My boss and I were having a conversation yesterday about being the boss. I guess I have never been the boss, other than motherhood, so I was very enlightened as she gave some great insight.
She’s pretty open about her feelings, and that is rare in an employer, I think. But I need to appreciate that fact, because she’s a good teacher. Sometimes I think she shares too much, but I admire her for being vulnerable – besides, she’s a good teacher. And I am her student.
My husband is a boss, and I can observe some of what my boss was talking about, but I had never realized it before. It’s all about perspective and what you choose to notice, I guess.
- Bosses are expected to be gracious – it’s part of their job.
- Bosses have feelings and those feelings include loneliness, being left out, not wanting to make the tough decisions, controlled anger that cannot be expressed…
- Bosses like to be included in the office banter and fun.
- Bosses need pats on the back, too – they are human.
- Bosses, most of them anyway, don’t enjoy giving bad news or cracking down on slackers.
- Bosses are rarely shown gratitude – it’s part of their job.
I am quick to look for my paycheck but rarely if ever think about the struggle it has to be sometimes for that paycheck to be written.
I am quick to complain about being overworked, but I can turn off my computer and call it a day.
I am quick to point out the annoyances and faults of my bosses and take for granted all their great qualities that attracted me to this career. It’s easier to notice the negative. And sometimes it’s hard to acknowledge the positive.
I am quick to thank fellow employees for something or comment positively on a presentation that took time to prepare, but I RARELY think to comment to my bosses when they conduct a meeting that had to have taken preparation.
I watched my husband spend hours sitting at a table this past weekend, handwriting cards to every employee in the new company that is being formed. No one else saw this. I am sure very few, if any, thanked him for the personal touch.
I have watched him sacrifice his time off to go help others or get the new offices ready.
I have noticed the lines of stress that show on his face as he spends his off time constantly thinking about the company, his employees, how he can improve, and decisions to be made.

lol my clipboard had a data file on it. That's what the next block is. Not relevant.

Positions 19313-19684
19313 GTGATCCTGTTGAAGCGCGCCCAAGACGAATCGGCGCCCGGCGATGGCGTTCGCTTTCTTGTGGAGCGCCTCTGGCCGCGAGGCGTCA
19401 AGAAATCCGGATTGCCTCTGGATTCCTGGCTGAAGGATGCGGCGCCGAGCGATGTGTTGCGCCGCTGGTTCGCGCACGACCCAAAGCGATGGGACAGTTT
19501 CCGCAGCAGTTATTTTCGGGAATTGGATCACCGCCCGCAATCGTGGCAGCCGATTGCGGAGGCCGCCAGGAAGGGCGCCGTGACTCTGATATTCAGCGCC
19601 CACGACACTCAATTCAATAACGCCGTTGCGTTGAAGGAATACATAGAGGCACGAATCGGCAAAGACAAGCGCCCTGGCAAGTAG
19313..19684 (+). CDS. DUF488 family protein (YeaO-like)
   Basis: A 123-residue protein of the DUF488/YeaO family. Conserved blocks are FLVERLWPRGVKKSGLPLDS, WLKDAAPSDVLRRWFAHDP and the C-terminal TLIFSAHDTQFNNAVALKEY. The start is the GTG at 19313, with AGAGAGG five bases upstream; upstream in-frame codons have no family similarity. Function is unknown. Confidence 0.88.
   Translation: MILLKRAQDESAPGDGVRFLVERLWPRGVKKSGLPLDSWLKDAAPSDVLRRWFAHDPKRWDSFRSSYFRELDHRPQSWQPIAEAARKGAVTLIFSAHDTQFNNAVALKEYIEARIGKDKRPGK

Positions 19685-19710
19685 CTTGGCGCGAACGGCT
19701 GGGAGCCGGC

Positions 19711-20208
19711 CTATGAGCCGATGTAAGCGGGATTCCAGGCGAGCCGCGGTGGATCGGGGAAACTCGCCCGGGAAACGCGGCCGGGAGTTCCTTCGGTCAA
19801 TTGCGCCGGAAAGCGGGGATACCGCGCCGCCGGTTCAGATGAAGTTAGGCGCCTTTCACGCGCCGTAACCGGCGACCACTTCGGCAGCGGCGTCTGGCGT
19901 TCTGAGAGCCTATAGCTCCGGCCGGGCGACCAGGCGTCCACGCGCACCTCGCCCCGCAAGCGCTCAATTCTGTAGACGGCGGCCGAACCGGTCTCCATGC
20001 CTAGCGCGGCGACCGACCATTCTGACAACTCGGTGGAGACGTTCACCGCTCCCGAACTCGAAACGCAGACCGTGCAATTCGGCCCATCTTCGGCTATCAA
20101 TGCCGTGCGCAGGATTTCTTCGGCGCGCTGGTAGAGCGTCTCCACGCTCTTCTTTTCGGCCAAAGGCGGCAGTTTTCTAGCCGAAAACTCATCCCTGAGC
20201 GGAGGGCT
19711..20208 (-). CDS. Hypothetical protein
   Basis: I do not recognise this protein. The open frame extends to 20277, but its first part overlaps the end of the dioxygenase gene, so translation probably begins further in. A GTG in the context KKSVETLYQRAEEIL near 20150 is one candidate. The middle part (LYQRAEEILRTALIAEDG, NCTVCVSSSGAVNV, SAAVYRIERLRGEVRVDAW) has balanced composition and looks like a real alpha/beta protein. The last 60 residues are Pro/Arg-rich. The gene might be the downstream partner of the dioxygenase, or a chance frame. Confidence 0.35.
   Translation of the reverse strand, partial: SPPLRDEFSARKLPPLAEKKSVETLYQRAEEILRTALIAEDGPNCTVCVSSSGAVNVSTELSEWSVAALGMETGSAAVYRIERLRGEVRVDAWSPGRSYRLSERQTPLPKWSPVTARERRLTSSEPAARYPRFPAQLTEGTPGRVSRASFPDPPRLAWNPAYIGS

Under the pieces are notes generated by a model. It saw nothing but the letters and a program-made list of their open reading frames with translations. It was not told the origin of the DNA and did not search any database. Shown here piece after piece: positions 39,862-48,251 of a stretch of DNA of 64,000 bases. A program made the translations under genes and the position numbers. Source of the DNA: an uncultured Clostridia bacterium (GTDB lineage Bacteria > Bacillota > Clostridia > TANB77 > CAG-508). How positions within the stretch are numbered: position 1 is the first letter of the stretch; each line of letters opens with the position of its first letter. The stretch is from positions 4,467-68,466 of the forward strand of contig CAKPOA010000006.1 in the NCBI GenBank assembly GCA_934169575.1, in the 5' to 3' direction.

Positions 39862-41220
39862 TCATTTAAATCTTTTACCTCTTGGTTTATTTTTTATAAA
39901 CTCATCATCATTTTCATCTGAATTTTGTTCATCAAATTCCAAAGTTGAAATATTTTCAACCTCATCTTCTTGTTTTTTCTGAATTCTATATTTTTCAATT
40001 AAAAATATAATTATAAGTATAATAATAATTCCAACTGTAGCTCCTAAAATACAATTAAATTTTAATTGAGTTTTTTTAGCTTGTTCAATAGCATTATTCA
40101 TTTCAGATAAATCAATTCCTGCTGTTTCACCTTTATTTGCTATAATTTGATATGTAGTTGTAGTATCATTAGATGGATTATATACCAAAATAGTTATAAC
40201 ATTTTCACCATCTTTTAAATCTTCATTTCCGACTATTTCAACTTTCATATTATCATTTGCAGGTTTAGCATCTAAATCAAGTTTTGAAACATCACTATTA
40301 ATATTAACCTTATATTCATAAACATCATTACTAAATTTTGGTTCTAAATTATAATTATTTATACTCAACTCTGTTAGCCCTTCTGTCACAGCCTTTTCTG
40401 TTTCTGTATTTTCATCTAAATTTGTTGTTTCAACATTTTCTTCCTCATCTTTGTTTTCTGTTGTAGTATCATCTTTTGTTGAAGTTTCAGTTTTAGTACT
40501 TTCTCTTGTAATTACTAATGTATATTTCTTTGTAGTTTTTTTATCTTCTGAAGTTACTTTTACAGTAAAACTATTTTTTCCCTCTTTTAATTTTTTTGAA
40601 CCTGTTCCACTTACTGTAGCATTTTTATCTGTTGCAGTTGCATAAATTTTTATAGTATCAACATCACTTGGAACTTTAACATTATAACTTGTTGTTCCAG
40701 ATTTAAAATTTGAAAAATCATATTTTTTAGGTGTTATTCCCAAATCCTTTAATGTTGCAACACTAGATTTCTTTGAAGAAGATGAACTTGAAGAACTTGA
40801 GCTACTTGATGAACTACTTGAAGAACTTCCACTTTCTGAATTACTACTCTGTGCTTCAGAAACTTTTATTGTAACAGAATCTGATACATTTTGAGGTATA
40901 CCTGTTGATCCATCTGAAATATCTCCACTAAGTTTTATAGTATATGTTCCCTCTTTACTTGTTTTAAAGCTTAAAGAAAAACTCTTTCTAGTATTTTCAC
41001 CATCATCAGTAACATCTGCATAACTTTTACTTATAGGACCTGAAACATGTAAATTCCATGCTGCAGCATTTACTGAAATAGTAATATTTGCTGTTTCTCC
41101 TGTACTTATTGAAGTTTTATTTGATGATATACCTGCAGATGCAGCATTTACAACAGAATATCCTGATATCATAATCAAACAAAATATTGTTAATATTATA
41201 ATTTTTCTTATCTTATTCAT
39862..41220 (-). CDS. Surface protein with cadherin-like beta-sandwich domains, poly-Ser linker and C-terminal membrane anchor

I have been his ear as he tells me about his day and talks about his employees with adoration for going above and beyond or sharing about their children’s accomplishments.
I have heard him tell many of his employees “thank you” for a job well done, or “You did a great job,” concerning a project, and I have also heard him respond, “No one did,” when I’ve asked him if any of his people commented on something he did for them.
I have experienced his kind and gentle admonition when I did something incorrectly, I have relished his accolades when I achieved a workplace milestone, I have appreciated his signature and thoughtful “Dear’s” and his shoulder squeeze when his “old school self” just wanted to reach out and show that he cared.
Because at one time, he was my boss.
Even at 53, I am still learning a lot from being an employee.
Even at 53, I am still finding more ways to be grateful.
Even at 53, I realize I need to be more observant.
Even at 53, I am kinda glad I am not at the top of the totem pole. I just need to do better at being towards the bottom.
I am grateful for these little lessons that come out in every day life, when I talk to my boss, when I watch my husband in his professional role, when I sit at a computer all day and let the little things bother me, when I am quick to expect and not-so-quick to show gratitude.
I am grateful once again, for the reminder to say, “Thank you.”
And I am grateful for my boss, who is vulnerable and real, and teaches me very valuable life lessons.
“Here is a simple, rule-of-thumb guide for behavior: Ask yourself what you want people to do for you, then grab the initiative and do it for them. Add up God’s Law and Prophets and this is what you get. – Matthew 7:12 The Message (MSG)